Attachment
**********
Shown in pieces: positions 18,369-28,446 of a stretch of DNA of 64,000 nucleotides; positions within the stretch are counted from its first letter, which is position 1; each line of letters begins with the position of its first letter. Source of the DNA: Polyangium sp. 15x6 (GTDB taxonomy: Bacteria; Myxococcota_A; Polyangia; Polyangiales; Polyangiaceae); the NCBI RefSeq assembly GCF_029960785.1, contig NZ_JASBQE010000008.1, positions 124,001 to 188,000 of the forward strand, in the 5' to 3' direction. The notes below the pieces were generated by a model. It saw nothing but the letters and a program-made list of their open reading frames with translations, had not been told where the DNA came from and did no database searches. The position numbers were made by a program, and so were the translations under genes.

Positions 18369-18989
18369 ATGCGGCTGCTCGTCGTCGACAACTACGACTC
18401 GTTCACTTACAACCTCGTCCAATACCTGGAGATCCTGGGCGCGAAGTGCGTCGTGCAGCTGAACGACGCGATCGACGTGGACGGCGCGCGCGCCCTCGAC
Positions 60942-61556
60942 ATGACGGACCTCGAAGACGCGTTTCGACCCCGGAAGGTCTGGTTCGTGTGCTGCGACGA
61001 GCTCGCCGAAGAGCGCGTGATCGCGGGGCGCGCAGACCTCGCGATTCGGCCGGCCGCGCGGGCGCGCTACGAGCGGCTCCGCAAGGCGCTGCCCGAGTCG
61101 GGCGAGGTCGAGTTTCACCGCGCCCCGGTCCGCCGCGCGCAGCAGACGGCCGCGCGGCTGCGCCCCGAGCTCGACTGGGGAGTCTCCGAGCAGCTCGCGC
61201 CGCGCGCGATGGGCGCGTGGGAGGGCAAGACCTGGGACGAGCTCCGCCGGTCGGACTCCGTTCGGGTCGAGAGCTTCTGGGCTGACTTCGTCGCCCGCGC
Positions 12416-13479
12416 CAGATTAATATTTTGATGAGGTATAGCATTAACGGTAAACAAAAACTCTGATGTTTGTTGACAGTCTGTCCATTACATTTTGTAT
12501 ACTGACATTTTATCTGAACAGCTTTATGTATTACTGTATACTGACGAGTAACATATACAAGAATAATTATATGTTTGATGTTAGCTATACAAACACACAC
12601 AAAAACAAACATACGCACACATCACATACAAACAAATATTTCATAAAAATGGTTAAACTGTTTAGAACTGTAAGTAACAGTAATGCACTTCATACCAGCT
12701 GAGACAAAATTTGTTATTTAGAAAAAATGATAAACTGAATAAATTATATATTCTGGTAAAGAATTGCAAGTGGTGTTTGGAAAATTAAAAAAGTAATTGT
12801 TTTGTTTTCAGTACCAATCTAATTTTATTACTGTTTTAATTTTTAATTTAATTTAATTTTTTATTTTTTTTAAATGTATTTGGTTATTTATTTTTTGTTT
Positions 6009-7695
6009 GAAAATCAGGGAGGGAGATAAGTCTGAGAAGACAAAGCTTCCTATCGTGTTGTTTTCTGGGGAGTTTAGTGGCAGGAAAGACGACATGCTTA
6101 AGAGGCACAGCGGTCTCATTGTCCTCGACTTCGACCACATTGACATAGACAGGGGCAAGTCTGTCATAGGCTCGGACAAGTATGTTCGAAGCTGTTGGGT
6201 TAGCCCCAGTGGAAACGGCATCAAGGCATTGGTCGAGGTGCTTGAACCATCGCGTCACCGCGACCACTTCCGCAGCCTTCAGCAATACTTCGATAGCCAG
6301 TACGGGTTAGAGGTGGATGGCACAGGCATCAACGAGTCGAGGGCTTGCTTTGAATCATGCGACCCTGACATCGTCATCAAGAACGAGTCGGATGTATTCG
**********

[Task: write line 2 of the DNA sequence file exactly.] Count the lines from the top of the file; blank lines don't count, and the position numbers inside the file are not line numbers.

Positions 18369-18989